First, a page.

Completing tasks and crossing them off the ubiquitous “to-do” list is a great feeling. But what about those nagging tasks we keep putting off? What’s the difference between those jobs that get completed and those that do not?
The answer may be our perception of time, according to new research by Yanping Tu, a doctoral candidate at the University of Chicago’s Booth School of Business.
The study, “The Categorization of Time and Its Impact on Task Initiation,” recently published in the Journal of Consumer Research, finds that people are more likely to begin a job when, from a time perspective, it appears to be part of the present. On the other hand, they are less likely to start work on assignments that seem to be part of the future.
“The key step in getting things done is getting started. If you never get started, you can’t possibly finish,” Tu explains. “But that urgency, that need to actually work on a task, happens when that task is seen as part of a person’s present.”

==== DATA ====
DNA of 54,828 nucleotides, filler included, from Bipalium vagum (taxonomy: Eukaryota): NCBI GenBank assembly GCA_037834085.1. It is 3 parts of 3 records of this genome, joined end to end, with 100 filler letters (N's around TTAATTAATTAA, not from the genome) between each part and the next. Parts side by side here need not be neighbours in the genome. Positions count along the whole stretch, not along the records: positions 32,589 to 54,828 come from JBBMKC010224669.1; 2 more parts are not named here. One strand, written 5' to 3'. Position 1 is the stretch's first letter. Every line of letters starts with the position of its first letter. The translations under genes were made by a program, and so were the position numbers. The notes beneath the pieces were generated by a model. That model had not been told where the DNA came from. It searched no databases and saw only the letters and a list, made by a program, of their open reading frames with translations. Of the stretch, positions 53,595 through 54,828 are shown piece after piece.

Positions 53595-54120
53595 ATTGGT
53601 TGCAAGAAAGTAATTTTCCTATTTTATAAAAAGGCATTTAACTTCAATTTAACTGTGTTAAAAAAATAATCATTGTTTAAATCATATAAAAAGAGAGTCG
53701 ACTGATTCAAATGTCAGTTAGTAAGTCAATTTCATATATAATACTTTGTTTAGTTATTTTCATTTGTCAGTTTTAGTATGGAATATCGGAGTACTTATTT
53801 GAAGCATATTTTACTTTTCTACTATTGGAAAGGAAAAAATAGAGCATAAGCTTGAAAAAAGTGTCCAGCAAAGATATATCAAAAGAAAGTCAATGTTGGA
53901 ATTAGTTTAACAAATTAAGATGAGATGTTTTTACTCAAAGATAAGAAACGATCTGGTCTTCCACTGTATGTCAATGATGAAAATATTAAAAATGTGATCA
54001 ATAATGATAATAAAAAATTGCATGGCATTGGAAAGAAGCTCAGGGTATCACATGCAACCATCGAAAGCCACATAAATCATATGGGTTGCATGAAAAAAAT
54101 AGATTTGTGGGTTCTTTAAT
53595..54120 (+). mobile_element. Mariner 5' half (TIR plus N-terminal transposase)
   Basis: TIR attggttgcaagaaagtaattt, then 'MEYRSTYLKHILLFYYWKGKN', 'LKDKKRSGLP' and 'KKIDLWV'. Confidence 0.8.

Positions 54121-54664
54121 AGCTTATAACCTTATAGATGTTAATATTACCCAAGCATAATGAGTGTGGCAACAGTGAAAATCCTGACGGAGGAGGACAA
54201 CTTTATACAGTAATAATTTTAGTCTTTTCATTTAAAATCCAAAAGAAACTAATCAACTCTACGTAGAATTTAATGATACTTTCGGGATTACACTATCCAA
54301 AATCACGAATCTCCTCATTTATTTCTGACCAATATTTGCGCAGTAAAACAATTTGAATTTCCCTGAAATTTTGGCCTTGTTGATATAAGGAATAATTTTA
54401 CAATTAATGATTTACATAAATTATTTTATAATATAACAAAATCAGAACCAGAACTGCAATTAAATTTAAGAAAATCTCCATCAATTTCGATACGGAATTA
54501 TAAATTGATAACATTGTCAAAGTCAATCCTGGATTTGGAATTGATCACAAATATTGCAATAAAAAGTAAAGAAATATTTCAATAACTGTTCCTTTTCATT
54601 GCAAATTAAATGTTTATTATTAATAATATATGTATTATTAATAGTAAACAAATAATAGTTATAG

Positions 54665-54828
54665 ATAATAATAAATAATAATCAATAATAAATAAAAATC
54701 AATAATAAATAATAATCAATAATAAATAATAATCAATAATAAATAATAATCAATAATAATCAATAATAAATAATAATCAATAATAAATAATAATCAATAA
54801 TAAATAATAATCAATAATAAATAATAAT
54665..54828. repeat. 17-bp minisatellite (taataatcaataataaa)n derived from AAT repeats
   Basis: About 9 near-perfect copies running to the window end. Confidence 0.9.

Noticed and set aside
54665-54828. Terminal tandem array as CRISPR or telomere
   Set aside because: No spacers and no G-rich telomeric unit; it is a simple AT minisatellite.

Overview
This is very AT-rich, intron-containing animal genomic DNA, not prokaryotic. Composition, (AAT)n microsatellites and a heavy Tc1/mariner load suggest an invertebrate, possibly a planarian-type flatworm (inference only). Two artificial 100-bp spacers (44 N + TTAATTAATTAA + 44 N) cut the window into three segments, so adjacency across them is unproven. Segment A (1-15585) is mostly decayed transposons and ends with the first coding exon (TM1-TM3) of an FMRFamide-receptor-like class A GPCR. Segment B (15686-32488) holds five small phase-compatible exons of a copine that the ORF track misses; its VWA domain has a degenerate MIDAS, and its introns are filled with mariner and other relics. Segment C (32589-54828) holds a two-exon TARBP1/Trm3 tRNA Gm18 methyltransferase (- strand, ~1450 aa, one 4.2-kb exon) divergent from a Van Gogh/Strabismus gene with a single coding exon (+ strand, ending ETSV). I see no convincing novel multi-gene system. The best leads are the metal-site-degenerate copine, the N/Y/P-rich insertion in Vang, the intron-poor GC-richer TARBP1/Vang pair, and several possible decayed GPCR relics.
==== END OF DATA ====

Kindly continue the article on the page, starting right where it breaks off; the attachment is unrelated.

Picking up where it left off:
Tu and her coauthor, Dilip Soman of the University of Toronto’s Rotman School of Management, conducted a series of studies to support their theory. For example, in one study, 100 undergraduates were told that they had five days in which to complete a four-hour data entry assignment. This assignment was made at the end of April, and those who were assigned the task on April 24th or 25th and had to finish by the 29th or 30th were more likely to begin work than those who were assigned on the 28th and told they needed to finish in the first few days of May. The change in month provided a barrier to the students that made the task seem less like it was part of the present and more like it was part of the future.
“We have shown how goals are perceived in time is clearly linked to people’s views of when and whether to begin work,” Tu adds. “It would be interesting to look at how these temporal views affect other aspects of success, such persistence in completing jobs and the quality of a job done.”